When Marty Bauer was growing up in Grants Pass he figured, like many of his friends, that when he graduated from high school he would get a job in one of the local lumber mills or manufacturing companies in the area. There wasn't a wide range of career choices for a young man to consider. "It was a beautiful place to grow up," said Marty. "But my perspective on the world was pretty small."
That changed for Marty thanks in large part to the influence of three very important people in his life: his father, a grade school principal and his high school counselor.
Marty's dad was a German immigrant, a meat cutter by trade, who taught his son the value of hard work and sticking to your goals even in the face of adversity. Adversity came in 1957 when a fire burned through the Bauer family home causing severe damage. Grants Pass was a small and tight knit community in those days and many people responded with kind support to help the family. One such person was Marty's grade school principal Bill Baker. Baker was principal at Fruitdale Elementary school, and after the fire destroyed the Bauer home he took in the family for a couple of weeks while they found more permanent accommodations. That experience taught Marty an important life lesson - community is an extension of family, and people can make a real difference helping others.
"Mr. Baker was very important to me," said Bauer. "He had the rare knack of being able to communicate with kids at their level, but maintain his role as the teacher."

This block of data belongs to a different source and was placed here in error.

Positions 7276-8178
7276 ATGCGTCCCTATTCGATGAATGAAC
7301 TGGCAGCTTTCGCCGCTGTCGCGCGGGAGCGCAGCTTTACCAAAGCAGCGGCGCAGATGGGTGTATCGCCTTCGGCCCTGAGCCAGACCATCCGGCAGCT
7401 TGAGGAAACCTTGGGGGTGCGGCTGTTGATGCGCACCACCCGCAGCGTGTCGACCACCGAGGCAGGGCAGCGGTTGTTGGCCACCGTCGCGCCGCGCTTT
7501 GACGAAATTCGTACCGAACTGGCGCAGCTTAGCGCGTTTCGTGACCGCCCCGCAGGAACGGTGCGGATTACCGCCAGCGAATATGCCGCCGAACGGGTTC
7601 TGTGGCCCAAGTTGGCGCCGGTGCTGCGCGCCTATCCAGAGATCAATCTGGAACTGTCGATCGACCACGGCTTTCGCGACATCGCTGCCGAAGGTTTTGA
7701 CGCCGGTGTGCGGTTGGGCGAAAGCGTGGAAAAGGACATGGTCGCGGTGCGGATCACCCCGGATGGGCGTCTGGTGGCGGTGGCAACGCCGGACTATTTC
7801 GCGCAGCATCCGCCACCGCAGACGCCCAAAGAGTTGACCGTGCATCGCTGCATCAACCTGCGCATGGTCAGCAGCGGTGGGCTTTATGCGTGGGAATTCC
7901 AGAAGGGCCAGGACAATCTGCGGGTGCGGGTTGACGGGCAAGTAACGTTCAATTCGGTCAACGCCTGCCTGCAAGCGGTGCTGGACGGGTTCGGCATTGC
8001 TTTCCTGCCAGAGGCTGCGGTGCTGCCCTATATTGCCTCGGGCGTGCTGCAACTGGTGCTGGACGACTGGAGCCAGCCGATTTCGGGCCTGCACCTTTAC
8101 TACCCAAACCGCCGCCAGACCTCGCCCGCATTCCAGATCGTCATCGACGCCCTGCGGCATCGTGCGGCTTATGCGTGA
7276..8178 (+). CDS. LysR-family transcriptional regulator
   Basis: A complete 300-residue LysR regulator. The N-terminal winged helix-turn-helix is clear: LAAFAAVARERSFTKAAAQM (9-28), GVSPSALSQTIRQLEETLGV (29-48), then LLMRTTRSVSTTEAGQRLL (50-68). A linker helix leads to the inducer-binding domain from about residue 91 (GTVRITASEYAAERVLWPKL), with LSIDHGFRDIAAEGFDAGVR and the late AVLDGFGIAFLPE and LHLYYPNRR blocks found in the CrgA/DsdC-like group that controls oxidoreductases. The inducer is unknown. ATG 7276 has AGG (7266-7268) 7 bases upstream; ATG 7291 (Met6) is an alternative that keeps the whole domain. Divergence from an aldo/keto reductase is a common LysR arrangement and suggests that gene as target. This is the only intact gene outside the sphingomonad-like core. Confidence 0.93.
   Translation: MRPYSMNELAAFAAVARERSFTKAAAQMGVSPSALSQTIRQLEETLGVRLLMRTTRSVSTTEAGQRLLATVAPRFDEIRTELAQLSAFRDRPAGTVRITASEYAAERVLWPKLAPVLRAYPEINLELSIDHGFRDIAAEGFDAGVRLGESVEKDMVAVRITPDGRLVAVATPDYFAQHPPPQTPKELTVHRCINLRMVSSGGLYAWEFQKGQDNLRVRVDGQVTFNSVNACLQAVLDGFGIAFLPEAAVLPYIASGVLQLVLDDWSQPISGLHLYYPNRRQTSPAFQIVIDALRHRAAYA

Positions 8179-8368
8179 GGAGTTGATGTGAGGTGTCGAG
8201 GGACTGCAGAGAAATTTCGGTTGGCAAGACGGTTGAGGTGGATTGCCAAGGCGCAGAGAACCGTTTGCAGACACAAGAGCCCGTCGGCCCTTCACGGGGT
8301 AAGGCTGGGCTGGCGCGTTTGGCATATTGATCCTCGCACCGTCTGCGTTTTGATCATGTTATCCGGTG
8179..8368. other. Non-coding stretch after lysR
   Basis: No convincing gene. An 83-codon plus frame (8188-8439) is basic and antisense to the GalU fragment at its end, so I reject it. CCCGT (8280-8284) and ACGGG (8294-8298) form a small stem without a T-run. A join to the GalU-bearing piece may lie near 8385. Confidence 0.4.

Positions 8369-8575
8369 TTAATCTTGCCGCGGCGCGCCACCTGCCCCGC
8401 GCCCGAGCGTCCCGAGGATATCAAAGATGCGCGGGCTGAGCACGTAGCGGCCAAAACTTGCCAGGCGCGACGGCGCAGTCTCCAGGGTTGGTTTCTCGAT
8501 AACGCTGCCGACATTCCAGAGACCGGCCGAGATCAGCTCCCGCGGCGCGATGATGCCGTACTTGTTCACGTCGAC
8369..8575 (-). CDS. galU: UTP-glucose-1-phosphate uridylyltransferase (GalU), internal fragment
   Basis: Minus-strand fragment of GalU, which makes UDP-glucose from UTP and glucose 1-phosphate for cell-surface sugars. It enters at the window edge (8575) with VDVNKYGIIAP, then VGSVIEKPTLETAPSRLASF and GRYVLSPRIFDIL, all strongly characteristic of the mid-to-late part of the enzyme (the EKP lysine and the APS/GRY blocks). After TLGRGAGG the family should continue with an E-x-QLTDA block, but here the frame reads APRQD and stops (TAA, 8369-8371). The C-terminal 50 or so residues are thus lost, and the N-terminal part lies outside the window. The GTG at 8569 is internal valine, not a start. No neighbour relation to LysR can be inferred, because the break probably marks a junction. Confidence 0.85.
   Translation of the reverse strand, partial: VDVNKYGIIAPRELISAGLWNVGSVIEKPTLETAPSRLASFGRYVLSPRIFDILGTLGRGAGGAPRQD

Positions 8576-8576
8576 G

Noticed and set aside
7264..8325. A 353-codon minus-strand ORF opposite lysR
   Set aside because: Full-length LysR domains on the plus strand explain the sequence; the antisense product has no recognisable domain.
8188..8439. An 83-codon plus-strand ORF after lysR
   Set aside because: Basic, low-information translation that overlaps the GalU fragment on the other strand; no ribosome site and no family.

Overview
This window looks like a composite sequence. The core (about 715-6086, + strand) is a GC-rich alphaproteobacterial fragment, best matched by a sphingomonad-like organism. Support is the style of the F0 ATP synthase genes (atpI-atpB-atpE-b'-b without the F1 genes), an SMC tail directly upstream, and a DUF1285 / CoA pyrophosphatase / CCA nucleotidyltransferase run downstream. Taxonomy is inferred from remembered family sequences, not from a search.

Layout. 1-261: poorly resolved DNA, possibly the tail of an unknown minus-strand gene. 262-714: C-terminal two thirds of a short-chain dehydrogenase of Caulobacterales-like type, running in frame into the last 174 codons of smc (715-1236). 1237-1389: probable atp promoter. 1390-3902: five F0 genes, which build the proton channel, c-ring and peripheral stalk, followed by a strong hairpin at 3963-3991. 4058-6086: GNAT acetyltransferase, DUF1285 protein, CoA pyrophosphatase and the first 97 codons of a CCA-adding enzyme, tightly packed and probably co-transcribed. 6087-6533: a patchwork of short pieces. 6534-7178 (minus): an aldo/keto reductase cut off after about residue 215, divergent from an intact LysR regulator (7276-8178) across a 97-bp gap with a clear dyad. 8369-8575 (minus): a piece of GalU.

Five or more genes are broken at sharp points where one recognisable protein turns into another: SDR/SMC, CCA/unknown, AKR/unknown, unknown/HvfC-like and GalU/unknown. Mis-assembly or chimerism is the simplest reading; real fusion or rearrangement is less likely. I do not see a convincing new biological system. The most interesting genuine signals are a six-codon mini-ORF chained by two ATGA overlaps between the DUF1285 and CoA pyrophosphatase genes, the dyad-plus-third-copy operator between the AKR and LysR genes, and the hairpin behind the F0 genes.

Marty describes Baker as someone the kids respected for his toughness, but who was always ready with a warm smile. "He could be tough, but you always knew he cared about you. That is very important in a young person's life. He helped us all find direction."
By the time Marty graduated Fruitdale Elementary, he knew he needed a college education in order to get ahead. Mr. Baker had taught him that. "Mr. Baker knew my family couldn't afford college," said Marty. "But he gave me a road map…do well in sports and academics and one of them will get you a scholarship."
At Grants Pass High School, Marty's high school counselor, Howard Harrison, took a personal interest in him. Like Bill Baker, he stressed to Marty that education was the key to a brighter future, and that he should never take the path of least resistance. Harrison's credo was to take on the biggest challenges offered, so he encouraged Marty to think big about his education and even consider applying to the country's most selective colleges. This was something Marty hadn't considered before. "He was telling me to think about applying to schools like Stanford and Princeton," said Marty. "I hadn't thought about it that way, and it really put my achievement in a larger context."